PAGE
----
Wares mostly decorated with greenish glaze made at kilns centered in the Longquan area of southern Zhejiang province. Celadon wares was made here from the Northern Song to the early Qing dynasty according to recent excavation reports, as opposed to an earlier belief that the production ended in Ming. Wares from the same kilns but made before Song, would be termed Yue Wares.
Longquan wares was an important export commodity to many South East Asian Countries. Over three hundred kilns great and small were firing in the Longquan kiln complex during the Yuan dynasty and many potters seems to have flead or just migrated while bringing their newly invented kiln "tubular support" technology with them, to the Sawankhalok kiln complex in Thailand.
The Imperial patronage of the Jingdezhen kilns, the maritime prohibitions who began during Ming and a lack of good clay reported during the Wanli period, seems all to have contributed to the downfall of the Longquan wares.
The clay employed, having a comparatively high iron and titanium content and very varied, produced a grayish body. During the Northern Song the firing temperature used was c. 1180-1200 centigrades, reaching c. 1230-1280 centigrades in the Southern Song period. Color differences occurs depending on how strong the reducing atmosphere was during firing. Bright greenish glaze colors result from high reducing, and grayish glazes from a weak reducing atmosphere. Incised, sculpted, applied, and molded decoration was employed, and a large proportion of the output consisted of export goods, everyday utensils, and imitations of Guan and Ge wares.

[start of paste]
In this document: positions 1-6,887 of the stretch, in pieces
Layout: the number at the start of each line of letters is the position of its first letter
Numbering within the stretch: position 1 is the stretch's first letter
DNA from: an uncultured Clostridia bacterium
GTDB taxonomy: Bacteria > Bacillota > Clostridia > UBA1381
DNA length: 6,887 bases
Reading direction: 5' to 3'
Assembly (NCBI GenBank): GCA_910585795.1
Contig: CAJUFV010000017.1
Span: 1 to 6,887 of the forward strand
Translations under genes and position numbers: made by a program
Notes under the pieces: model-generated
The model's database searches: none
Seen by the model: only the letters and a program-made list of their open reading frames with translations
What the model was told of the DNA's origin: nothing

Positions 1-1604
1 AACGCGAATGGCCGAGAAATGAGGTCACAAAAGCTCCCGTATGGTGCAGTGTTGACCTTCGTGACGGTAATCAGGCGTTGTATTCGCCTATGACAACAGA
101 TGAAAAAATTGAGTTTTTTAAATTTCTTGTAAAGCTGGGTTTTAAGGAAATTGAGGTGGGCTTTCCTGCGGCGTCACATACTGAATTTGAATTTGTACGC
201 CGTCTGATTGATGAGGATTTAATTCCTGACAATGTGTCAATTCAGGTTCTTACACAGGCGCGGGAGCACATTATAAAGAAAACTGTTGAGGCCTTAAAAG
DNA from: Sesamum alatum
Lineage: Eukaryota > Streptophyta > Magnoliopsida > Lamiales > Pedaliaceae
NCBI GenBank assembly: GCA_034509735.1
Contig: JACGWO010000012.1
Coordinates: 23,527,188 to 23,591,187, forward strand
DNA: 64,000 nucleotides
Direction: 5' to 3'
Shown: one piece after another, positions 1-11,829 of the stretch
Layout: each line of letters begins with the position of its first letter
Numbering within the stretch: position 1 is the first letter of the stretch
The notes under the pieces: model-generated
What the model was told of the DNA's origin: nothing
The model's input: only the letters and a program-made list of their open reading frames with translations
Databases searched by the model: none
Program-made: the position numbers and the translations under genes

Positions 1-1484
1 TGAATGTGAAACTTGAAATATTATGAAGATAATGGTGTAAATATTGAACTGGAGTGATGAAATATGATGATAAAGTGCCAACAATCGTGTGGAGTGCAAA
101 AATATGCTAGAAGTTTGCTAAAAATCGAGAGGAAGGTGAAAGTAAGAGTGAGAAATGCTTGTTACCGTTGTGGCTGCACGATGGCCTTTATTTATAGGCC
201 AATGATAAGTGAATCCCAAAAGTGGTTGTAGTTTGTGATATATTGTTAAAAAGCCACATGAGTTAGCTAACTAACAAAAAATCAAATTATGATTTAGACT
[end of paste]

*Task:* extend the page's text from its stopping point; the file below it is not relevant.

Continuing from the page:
The Longquan Kilns were rediscovered around the 1930s, when the railway was extended from Shanghai to Hangzhau, and Longquan pieces started to surface. Immitations: Due to its popularity wares similar to "Longquan Celadons" has been produced at other kilns until this day.